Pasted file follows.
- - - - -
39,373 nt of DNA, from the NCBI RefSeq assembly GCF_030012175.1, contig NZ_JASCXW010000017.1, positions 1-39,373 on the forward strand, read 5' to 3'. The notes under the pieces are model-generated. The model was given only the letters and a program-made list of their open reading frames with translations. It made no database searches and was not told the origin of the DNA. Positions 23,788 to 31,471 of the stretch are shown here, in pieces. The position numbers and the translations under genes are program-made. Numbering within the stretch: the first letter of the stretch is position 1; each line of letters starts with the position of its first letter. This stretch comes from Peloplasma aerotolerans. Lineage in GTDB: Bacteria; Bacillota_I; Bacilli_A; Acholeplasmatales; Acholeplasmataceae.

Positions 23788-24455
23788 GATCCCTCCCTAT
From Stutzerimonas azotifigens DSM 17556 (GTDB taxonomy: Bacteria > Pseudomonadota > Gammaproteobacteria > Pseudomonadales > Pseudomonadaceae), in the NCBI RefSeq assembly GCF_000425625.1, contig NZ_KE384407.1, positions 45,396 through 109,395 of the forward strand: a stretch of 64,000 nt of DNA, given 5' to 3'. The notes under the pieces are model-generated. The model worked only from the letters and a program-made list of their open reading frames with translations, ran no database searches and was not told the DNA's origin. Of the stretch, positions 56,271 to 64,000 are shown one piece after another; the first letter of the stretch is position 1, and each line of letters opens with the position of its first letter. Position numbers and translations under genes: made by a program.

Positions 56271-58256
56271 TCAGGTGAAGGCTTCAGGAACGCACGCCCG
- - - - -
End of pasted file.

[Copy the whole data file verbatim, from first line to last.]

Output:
39,373 nt of DNA, from the NCBI RefSeq assembly GCF_030012175.1, contig NZ_JASCXW010000017.1, positions 1-39,373 on the forward strand, read 5' to 3'. The notes under the pieces are model-generated. The model was given only the letters and a program-made list of their open reading frames with translations. It made no database searches and was not told the origin of the DNA. Positions 23,788 to 31,471 of the stretch are shown here, in pieces. The position numbers and the translations under genes are program-made. Numbering within the stretch: the first letter of the stretch is position 1; each line of letters starts with the position of its first letter. This stretch comes from Peloplasma aerotolerans. Lineage in GTDB: Bacteria; Bacillota_I; Bacilli_A; Acholeplasmatales; Acholeplasmataceae.

Positions 23788-24455
23788 GATCCCTCCCTAT
From Stutzerimonas azotifigens DSM 17556 (GTDB taxonomy: Bacteria > Pseudomonadota > Gammaproteobacteria > Pseudomonadales > Pseudomonadaceae), in the NCBI RefSeq assembly GCF_000425625.1, contig NZ_KE384407.1, positions 45,396 through 109,395 of the forward strand: a stretch of 64,000 nt of DNA, given 5' to 3'. The notes under the pieces are model-generated. The model worked only from the letters and a program-made list of their open reading frames with translations, ran no database searches and was not told the DNA's origin. Of the stretch, positions 56,271 to 64,000 are shown one piece after another; the first letter of the stretch is position 1, and each line of letters opens with the position of its first letter. Position numbers and translations under genes: made by a program.

Positions 56271-58256
56271 TCAGGTGAAGGCTTCAGGAACGCACGCCCG